New York City Theater
"The Band’s Visit"
Ethel Barrymore Theater
“Nothing is as beautiful as something you don’t expect,” sings a character in “The Band’s Visit,” the lovely, touching, life-affirming musical that’s moved from a sold-out engagement off-Broadway to the Main Stem with its impact even stronger than originally. The work about wishing and waiting starts with a projection: “Once, not long ago, a group of musicians came to Israel from Egypt. You probably didn’t hear about it. It wasn’t very important.” Perhaps not. Yet the show displays such humanity that it turns minimalism into something greater and, yes, important.
Based on the eponymous 2007 film by Eran Kolirin, “A Band’s Visit” tells of an Egyptian police band that, invited to play at an Arab cultural center in an Israeli town, finds itself in a Jewish backwater village instead. A mix-up of place names is the culprit. Forced to spend the night – no more buses, no hotels -- band members interact with inhabitants, exchanging memories, sharing regrets, dealing with romance. They find ways of discovering themselves and the common ground, the one-on-one relationships that tolerate community friendship not xenophobic separation.
If that sounds preachy and solemn, rest assured. The show’s “message” seeps out slowly and unobtrusively, with the emphasis on lively characters and a heartfelt story. Directed with his usual sensitivity by David Cromer, the musical is a gift of tranquility, modesty and harmony in an increasingly shrill, divided and one-note society. Even characters’ gestures move “like they are swimming through the music,” taking on a surreal beauty.
Always the music, a mash-up of Israeli and Egyptian, the Near East filtered through Broadway. An Egyptian clarinetist lulls an Israeli baby to sleep, a trumpeter has a penchant for Chet Baker, an Israeli woman sings of her crush on Omar Sharif; interwoven are “Summertime” and “My Funny Valentine.”
Even fishing is musical, as Tewfiq, the bandleader describes it: “It’s not boring at all. It’s the sound of water, and waves, distant children playing on the beach and the sound of the bait falling in the water. In the early hours, on the sea, you can hear the whole world like…like symphony.”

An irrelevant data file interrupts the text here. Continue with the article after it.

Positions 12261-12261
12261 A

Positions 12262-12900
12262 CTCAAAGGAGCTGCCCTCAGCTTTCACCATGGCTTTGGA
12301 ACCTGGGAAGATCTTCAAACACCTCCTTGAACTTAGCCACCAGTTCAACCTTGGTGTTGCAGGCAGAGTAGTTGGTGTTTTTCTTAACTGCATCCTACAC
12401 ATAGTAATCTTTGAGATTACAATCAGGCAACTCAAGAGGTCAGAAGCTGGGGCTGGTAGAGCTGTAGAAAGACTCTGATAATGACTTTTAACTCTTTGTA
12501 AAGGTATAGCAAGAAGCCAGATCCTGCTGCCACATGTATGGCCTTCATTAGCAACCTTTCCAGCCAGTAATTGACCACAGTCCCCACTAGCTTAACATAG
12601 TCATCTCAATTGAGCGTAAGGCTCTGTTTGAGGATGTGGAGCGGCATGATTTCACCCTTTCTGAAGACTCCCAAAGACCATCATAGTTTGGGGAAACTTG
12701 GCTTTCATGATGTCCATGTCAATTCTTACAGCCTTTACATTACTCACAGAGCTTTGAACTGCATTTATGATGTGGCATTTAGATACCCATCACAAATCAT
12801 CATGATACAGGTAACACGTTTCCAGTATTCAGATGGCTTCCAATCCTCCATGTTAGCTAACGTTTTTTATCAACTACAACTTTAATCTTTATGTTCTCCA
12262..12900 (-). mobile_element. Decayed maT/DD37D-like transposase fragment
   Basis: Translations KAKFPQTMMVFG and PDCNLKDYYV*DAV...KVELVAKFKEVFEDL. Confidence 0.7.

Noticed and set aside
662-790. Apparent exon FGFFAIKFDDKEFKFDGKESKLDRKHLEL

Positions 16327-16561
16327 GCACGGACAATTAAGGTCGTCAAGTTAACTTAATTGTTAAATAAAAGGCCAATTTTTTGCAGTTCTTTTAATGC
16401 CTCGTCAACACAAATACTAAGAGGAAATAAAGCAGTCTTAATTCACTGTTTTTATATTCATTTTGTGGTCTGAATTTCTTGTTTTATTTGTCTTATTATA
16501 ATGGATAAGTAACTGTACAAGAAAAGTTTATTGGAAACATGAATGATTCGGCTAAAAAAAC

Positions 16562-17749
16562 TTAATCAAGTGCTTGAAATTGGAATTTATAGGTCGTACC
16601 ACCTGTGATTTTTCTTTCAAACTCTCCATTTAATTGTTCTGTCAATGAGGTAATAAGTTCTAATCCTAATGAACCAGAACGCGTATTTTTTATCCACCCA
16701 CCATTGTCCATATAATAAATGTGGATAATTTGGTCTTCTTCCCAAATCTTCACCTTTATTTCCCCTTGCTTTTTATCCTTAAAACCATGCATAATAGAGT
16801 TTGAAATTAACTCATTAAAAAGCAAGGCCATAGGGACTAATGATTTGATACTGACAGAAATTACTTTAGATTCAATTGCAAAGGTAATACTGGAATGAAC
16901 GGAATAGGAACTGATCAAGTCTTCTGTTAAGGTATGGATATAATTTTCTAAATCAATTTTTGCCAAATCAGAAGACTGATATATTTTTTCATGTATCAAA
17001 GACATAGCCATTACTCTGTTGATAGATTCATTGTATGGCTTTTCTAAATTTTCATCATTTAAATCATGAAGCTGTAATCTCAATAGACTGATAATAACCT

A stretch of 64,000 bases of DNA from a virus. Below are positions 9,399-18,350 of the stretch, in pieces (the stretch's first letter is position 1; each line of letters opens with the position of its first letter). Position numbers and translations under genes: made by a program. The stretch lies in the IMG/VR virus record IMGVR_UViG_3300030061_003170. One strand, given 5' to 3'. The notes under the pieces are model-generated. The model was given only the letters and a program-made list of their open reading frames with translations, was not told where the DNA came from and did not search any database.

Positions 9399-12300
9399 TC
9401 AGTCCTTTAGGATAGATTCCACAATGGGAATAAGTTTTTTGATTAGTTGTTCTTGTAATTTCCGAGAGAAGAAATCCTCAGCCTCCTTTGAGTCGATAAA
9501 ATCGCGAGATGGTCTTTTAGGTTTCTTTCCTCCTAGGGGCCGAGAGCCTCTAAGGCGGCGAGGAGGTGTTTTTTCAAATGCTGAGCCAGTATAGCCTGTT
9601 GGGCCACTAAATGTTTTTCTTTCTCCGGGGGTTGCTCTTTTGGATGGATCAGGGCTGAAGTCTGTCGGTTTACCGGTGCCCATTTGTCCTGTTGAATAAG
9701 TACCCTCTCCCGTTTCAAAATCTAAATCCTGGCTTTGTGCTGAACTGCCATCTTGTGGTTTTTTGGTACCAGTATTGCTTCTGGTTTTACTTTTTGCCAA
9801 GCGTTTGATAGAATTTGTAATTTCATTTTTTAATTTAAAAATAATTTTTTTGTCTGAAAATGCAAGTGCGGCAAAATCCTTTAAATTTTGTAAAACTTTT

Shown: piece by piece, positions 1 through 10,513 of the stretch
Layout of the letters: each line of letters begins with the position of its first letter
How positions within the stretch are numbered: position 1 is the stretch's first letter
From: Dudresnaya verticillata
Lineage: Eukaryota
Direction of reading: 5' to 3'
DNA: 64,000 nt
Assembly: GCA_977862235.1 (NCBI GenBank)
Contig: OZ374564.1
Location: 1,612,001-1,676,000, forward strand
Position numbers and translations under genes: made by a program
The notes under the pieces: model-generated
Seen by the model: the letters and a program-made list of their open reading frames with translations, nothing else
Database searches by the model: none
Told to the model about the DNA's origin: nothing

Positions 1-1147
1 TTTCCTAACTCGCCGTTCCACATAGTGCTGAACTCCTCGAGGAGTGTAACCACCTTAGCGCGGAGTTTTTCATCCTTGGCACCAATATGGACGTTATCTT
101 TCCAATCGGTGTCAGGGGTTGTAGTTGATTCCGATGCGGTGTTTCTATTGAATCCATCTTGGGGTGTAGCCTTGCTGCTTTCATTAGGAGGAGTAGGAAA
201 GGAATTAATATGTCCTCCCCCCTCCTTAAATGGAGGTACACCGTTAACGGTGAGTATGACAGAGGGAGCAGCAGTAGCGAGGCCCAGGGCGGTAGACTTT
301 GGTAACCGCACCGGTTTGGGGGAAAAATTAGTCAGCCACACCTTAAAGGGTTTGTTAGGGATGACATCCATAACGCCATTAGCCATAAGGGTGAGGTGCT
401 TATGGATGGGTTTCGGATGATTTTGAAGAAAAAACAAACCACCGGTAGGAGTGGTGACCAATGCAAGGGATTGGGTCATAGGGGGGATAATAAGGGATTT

Composer/lyricist David Yazbek’s evocative score is the glue that binds, giving Itamar Moses’ ingenuous, plotless libretto its cornerstone. Not much “happens,” as such. Yes, a married couple has disagreements, a shy young couple needs prodding. regrets are revealed (a child dead of suicide, a love cooled, a would-be affair thwarted). But the evening is more mournful than lugubrious, more truthful than pat.
This is a formidable cast of 18 actors and musicians. Tony Shalhoub is Tewfiq, the bandleader. His tone a millimeter away from tragic, he carries his baton under his arm as a barrier to intimacy. Sadness and conflicting emotions sweep over him: his solace is the music. As Dina, Katrina Lenk is sensational: subtly seductive (watch how she sits), sensuous and sly. An earth goddess who’s been thwarted and rejected yet not destroyed, she is the show’s heart.
As Haled, the randiest band member, Ari’el Stachel is both funny and yearning, while John Cariani is warm as the hangdog, loving Itzik and Adam Kantor is also sad/funny as a young man waiting for a telephone call that may never come. Andrew Polk delivers a poignant “The Beat of Your Heart” (“Love starts when the music starts”).
On Scott Pask’s atmospheric set, turntables move characters in never-ending circles, mirroring their lives. Sarah Laux’s costumes, Tyler Micoleau’s lighting and Kai Harada’ sound design envelop the audience in a time and place that become more familiar and less exotic as ordinary day turns to tender night, to now-transformed day.
“The Band’s Visit” is a modest musical with big ideas. Sometimes the simplest things are the more complex. Its characters are “just waiting for something to change,” hoping for answers. As are we all.
--David A. Rosenberg
Nov. 20, 2017